Translated by Lester Somera
The Japanese Train And Ticket System - How To Get Around In Japan
Written by MATCHA
Trains are essential for getting around in Japan. This article explains Japan's ticket and smart-card system and shows you how to use them.
The Japanese train system is made up of the Japan Railways Group, also known as JR Group, and private railways operating all over the country. There are many different varieties of trains such as ones running on the same roads as cars (Roumen densha), local trains connecting areas over a short distance (Zairaisen), and the famous bullet trains traveling between cities over great distances (Shinkansen).
Many Japanese people use trains to get around. By using them yourself, you can effectively increase the number of places you can visit. This article will introduce the most fundamental ways to use local trains.
While special tickets are necessary for boarding bullet trains and limited express trains, this article will focus more about local trains which can be boarded with just a regular ticket (Joushaken).
There are two ways to use trains.You can buy a ticket with cash or use a previously purchased IC card, known internationally as a smart card or chip card, to pass through the gate. Because the two systems are taxed differently, using an IC card incurs lower cost than buying a ticket.
Whenever you buy a ticket from a ticket machine, a fare chart will likely be located nearby. You can check how much it will cost to get to your destination on this chart. Insert your money and press the appropriate fare button. Don't forget to get your change!
If you plan to use an IC card, you will have to set one up beforehand. Please refer to Get Around With Ease: How To Buy Your Own Suica, if you want to know more about it.
Several benefits are available to holders of an ID card. There is no need to wait in line at the ticket machine and when you transfer train lines the fare will be automatically deducted from your card balance. You can also use it on buses and the subway so it is extremely convenient.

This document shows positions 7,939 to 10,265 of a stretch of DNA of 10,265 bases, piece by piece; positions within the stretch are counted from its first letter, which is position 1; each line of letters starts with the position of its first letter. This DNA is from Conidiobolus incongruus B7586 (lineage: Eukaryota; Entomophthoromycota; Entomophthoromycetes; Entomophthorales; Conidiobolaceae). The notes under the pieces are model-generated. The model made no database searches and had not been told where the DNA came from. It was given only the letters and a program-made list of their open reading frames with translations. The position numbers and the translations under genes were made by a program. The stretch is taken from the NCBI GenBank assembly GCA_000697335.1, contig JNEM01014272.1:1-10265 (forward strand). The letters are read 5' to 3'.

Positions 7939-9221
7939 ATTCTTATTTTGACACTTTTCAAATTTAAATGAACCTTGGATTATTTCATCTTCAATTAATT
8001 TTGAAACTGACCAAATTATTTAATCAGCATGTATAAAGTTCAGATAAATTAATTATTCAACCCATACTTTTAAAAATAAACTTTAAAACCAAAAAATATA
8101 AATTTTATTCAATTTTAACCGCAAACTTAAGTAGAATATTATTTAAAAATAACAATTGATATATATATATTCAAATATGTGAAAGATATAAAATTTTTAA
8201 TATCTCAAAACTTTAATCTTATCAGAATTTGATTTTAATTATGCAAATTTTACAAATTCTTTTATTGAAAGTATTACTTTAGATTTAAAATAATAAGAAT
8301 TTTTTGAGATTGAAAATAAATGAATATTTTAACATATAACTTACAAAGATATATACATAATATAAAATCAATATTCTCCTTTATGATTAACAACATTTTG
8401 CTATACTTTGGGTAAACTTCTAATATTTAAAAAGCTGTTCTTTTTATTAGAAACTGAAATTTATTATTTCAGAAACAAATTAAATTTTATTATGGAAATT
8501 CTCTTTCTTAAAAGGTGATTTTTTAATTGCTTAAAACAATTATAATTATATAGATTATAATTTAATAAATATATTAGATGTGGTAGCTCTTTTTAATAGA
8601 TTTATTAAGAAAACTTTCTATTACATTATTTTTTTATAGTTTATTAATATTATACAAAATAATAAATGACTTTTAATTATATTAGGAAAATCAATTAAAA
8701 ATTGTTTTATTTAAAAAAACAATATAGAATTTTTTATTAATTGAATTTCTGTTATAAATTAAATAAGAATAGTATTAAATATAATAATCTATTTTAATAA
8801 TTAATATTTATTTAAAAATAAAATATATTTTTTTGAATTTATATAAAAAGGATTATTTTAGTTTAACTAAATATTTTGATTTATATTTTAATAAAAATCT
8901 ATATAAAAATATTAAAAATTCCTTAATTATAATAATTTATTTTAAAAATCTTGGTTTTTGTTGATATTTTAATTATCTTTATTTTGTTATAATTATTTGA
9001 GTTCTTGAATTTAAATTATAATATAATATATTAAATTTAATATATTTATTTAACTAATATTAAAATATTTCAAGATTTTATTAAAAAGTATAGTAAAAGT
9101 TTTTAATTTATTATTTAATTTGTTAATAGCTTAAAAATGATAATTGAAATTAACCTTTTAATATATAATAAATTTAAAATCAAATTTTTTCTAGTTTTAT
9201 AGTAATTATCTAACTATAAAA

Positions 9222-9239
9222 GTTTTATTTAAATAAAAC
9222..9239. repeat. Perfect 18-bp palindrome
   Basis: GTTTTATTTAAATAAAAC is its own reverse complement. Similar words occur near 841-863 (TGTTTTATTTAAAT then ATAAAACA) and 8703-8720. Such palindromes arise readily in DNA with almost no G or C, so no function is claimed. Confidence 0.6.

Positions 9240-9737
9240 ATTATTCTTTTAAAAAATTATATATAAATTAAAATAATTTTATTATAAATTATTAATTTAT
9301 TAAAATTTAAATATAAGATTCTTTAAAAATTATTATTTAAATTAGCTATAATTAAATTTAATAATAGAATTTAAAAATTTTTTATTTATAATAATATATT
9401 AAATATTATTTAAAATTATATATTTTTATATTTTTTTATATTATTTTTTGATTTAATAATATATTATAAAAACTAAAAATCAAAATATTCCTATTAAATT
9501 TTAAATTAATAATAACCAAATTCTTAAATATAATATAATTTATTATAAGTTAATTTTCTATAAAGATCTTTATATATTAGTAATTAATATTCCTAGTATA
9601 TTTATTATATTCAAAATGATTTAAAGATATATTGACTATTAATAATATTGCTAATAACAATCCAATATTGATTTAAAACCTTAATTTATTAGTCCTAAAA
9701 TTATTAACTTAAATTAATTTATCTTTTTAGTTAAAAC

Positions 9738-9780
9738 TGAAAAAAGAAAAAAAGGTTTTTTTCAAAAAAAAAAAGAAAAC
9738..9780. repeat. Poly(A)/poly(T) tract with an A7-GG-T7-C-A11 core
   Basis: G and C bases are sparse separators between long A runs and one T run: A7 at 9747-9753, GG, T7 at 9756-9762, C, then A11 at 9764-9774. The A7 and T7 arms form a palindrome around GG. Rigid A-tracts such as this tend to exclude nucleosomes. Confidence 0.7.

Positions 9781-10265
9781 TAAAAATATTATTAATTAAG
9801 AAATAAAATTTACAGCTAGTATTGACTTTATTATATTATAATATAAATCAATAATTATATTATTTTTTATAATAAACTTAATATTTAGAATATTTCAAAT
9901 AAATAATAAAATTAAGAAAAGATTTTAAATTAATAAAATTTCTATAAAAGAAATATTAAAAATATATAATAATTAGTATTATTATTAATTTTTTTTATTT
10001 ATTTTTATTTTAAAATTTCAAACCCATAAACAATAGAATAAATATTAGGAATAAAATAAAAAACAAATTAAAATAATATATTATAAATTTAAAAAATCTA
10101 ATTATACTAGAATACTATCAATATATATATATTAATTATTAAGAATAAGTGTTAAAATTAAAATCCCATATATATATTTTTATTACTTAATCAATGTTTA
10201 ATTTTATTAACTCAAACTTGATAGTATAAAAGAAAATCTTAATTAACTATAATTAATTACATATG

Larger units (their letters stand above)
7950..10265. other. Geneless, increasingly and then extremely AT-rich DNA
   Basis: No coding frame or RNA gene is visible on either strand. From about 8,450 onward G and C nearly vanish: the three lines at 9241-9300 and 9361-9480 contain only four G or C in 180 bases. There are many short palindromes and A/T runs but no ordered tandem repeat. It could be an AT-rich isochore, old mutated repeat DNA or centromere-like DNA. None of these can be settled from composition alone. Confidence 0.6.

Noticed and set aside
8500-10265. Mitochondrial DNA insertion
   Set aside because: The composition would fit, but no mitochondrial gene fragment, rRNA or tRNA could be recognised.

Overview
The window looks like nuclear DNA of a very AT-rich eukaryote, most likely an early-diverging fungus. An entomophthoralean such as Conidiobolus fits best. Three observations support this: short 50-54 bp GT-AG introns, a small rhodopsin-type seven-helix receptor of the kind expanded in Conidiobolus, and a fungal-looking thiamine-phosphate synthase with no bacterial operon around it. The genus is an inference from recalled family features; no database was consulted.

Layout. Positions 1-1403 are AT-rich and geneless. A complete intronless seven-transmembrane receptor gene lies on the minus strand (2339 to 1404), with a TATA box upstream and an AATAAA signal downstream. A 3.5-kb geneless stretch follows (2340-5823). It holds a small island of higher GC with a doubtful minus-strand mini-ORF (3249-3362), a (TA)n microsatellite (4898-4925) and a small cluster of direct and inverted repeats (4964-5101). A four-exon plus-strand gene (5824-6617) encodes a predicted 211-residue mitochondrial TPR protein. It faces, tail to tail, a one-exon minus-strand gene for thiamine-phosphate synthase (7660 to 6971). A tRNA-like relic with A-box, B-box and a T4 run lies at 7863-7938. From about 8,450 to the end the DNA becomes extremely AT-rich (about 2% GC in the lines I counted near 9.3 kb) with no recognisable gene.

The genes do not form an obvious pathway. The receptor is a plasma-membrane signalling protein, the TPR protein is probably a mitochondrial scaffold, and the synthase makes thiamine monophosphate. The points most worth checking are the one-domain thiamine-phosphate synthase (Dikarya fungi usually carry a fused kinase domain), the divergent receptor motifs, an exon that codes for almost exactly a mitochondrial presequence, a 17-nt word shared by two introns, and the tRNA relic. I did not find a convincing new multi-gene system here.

In comparison to local trains, limited express trains make fewer stops along the way and arrive at their destinations faster. To use one, you will need to purchase a limited express ticket. They are not to be confused with the different variations of the local trains which include express, commuter express, and rapid train. Any variation of a local train you can ride with a normal ticket.
Provided that seats are available, you can buy a limited express ticket at the station ticket counter or the ticket machine on the day itself. Limited express tickets are only valid on designated trains so be sure to purchase the correct ticket.
Passing Through the Ticket Gate
If you are using a ticket or IC card, pass through the ticket get and proceed to the appropriate train platforms. Depending on the station, some ticket gates accept both IC cards and paper tickets while some accept only one or the other.
If you’re using an IC card, firmly press it to the IC card symbol on the turnstile to pass through. With a ticket, insert it in the ticket slot and go through, then retrieve it from the slot on the other side of the turnstile. You will need the ticket again for the turnstile at your destination, so be sure to hold on to it. If you happen to lose it, you can tell the station staff at the ticket gate which station you are coming from and they will charge you the sufficient amount for the distance and let you pass.
To pass through the turnstile at your destination, touch your card on the symbol or insert your paper ticket just like before, but be aware that tickets will be retained by the turnstile upon exiting.
If the balance on your IC card or ticket is insufficient, the turnstile will emit an error sound and deny you passage. There are Ticket machines inside the station where you can insert your ticket or IC Card to charge the sufficient amount to pass through the gate. If this Machine denies your card or ticket, there must be another issue. With IC Cards it often happens if the card wasn't recognized when entering the ticket gate at your start point. Station attendants can attend to you if this happens so follow their instructions. Be prepared to tell them the Station your started from. Ticket gates breaking down or incorrect ticket purchases may throw your schedule off, so we recommend purchasing tickets ahead of time.
Get Around with Ease
As you can see it is rather simple to use Japanese Trains once you understand the basics. If you should have any trouble the friendly station staff will always be happy to help you. Have fun traveling!